GPM First


Keeping cool under project stress

Nita Martin, Managing Director of Pure Indigo, looks at some simple warning signs that you are making your project environment dangerously stressful.

The very nature of projects means that they will inevitably be stressful at one point in time or another. After all, they are not part of day-to-day operations and often have never been attempted before. Almost anyone can call themselves a project manager, however, being a good project manager is quite another thing. It is only truly tested under the harshest of conditions, when things start to go wrong. When, for example, stakeholders change the project objectives, staff don’t willingly commit to project activity in addition to their operational activities or you need to deal with unexpected situations. So, what can project managers do to help them cope with these situations?

Keeping calm and clear is of highest priority under these conditions. More than ever before, you will need to be able to clearly articulate and redefine objectives while the goal posts are moved. Given the tight timescales of most projects, it is often necessary to continually review plans to ensure that all milestones are still achievable and, if not, then quick decisions need to be taken on what tasks can be dropped without damaging the big-picture requirements of the project. Beware of the common signs of losing control and objectiveness.

  • Don’t make project teams work late on a regular basis
  • Don’t behave unprofessionally or lose your temper
  • Don’t penalize individuals for making mistakes
  • Don’t think that making your team miss meals and sleep will result in a higher quality of delivery

Looking at this list, you may think that no project managers behave in this way in modern-day business. Unfortunately, this type of project manager is still rife in industry. It does come down to project managers not knowing know how best to deal with deadlines and stress, which can in turn create a really uncomfortable working life for their project team members.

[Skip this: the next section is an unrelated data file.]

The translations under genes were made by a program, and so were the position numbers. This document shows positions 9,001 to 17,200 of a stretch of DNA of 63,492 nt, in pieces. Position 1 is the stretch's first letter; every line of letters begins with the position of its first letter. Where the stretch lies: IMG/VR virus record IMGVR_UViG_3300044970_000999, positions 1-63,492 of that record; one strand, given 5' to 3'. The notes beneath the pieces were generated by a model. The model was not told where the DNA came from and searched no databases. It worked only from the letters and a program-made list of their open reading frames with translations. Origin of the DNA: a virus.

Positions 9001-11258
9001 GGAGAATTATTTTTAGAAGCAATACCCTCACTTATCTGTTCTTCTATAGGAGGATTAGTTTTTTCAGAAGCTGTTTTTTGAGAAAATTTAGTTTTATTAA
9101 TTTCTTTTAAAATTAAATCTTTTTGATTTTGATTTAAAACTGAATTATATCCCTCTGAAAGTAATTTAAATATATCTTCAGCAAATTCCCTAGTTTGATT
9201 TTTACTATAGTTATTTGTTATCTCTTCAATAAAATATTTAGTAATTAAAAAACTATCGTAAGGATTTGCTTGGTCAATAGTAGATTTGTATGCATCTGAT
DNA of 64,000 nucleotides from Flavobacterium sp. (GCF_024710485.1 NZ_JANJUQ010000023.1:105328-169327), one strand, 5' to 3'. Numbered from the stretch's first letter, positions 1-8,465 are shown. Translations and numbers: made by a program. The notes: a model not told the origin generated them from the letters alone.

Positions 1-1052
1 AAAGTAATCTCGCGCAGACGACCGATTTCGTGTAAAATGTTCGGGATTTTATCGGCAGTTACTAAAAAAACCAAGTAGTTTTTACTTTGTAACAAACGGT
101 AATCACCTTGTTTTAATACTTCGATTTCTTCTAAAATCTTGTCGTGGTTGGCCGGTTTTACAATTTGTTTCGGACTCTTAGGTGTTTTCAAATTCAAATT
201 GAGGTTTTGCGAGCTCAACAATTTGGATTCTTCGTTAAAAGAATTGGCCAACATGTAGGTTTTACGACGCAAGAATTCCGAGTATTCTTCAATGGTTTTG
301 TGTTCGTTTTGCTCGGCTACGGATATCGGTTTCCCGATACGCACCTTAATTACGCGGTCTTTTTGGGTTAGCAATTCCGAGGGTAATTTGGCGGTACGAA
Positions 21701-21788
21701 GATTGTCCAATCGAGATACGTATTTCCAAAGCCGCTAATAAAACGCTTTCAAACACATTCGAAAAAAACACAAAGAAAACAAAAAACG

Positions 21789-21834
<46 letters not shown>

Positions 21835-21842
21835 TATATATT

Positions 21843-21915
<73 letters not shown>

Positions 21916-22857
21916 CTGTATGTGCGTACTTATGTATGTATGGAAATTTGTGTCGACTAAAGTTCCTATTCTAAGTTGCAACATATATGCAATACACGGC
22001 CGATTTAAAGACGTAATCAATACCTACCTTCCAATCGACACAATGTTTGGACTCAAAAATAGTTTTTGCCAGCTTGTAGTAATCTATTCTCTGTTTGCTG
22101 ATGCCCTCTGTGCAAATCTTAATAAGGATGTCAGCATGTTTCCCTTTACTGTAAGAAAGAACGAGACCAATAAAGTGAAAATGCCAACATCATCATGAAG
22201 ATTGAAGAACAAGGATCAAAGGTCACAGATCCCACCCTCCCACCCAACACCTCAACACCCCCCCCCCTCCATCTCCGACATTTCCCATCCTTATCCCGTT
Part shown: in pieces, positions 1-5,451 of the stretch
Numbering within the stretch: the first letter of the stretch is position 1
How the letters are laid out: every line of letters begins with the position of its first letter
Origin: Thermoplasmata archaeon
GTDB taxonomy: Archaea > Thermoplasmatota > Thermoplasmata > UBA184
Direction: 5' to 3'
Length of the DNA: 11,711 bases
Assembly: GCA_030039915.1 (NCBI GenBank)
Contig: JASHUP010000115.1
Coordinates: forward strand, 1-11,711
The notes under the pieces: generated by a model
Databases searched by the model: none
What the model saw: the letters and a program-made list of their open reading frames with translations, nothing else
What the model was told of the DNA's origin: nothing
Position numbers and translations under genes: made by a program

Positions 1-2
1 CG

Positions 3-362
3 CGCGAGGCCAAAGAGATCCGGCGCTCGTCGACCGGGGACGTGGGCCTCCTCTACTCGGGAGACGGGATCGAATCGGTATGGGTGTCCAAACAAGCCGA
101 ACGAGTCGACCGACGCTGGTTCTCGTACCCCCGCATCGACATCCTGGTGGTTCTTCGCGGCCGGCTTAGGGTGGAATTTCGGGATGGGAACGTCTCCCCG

Simply thinking creatively about problems often leads to the best solutions and these do not have to resort to any of the methods above for implementation. For example, streamlining project activities to ensure that the highest-impact activities are completed well and others are dropped helps to ensure that resources are used appropriately leading up to deadlines. Project managers often hold back too much responsibility for themselves; it is better to sensibly delegate so that all project team members are given responsibilities and accountabilities appropriate to their ability. Not all changes that stakeholders request are possible and so sometimes it is better to work with stakeholders to come up with alternative solutions rather than expecting your project team to achieve the impossible. Project managers often shut down communication lines under times of stress. However, this is the exact time when your team will need your support and stakeholders will need reassurances. So, keep communication lines open at all times. It’s the best way to know what’s going on and it can give early indications of upcoming problems.

Project managers have a tough job to do. But keeping calm and in control is by far the most successful way to manage projects. So why do it any other way?


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